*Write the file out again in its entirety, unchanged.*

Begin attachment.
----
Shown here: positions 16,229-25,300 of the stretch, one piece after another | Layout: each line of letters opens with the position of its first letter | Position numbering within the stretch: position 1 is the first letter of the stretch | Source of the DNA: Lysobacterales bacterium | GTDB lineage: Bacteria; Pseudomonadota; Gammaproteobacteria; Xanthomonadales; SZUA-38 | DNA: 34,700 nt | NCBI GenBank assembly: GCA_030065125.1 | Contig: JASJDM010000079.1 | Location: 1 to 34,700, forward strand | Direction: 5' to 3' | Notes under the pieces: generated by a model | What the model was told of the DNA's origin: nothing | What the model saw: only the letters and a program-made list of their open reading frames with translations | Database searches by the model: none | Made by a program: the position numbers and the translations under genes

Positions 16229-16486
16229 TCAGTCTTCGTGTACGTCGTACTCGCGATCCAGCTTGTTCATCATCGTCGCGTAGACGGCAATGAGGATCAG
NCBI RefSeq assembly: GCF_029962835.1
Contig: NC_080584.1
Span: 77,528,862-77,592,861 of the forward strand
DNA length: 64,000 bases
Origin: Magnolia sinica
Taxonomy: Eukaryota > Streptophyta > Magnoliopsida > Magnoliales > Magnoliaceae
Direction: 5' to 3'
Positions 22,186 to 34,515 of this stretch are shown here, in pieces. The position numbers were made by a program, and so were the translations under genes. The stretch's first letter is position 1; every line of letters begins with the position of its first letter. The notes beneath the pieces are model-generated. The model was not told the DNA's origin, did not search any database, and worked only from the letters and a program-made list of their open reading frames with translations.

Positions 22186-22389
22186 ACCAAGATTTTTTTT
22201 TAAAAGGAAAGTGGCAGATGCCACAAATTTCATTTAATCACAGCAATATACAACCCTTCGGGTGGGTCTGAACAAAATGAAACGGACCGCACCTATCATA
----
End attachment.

Shown here: positions 16,229-25,300 of the stretch, one piece after another | Layout: each line of letters opens with the position of its first letter | Position numbering within the stretch: position 1 is the first letter of the stretch | Source of the DNA: Lysobacterales bacterium | GTDB lineage: Bacteria; Pseudomonadota; Gammaproteobacteria; Xanthomonadales; SZUA-38 | DNA: 34,700 nt | NCBI GenBank assembly: GCA_030065125.1 | Contig: JASJDM010000079.1 | Location: 1 to 34,700, forward strand | Direction: 5' to 3' | Notes under the pieces: generated by a model | What the model was told of the DNA's origin: nothing | What the model saw: only the letters and a program-made list of their open reading frames with translations | Database searches by the model: none | Made by a program: the position numbers and the translations under genes

Positions 16229-16486
16229 TCAGTCTTCGTGTACGTCGTACTCGCGATCCAGCTTGTTCATCATCGTCGCGTAGACGGCAATGAGGATCAG
NCBI RefSeq assembly: GCF_029962835.1
Contig: NC_080584.1
Span: 77,528,862-77,592,861 of the forward strand
DNA length: 64,000 bases
Origin: Magnolia sinica
Taxonomy: Eukaryota > Streptophyta > Magnoliopsida > Magnoliales > Magnoliaceae
Direction: 5' to 3'
Positions 22,186 to 34,515 of this stretch are shown here, in pieces. The position numbers were made by a program, and so were the translations under genes. The stretch's first letter is position 1; every line of letters begins with the position of its first letter. The notes beneath the pieces are model-generated. The model was not told the DNA's origin, did not search any database, and worked only from the letters and a program-made list of their open reading frames with translations.

Positions 22186-22389
22186 ACCAAGATTTTTTTT
22201 TAAAAGGAAAGTGGCAGATGCCACAAATTTCATTTAATCACAGCAATATACAACCCTTCGGGTGGGTCTGAACAAAATGAAACGGACCGCACCTATCATA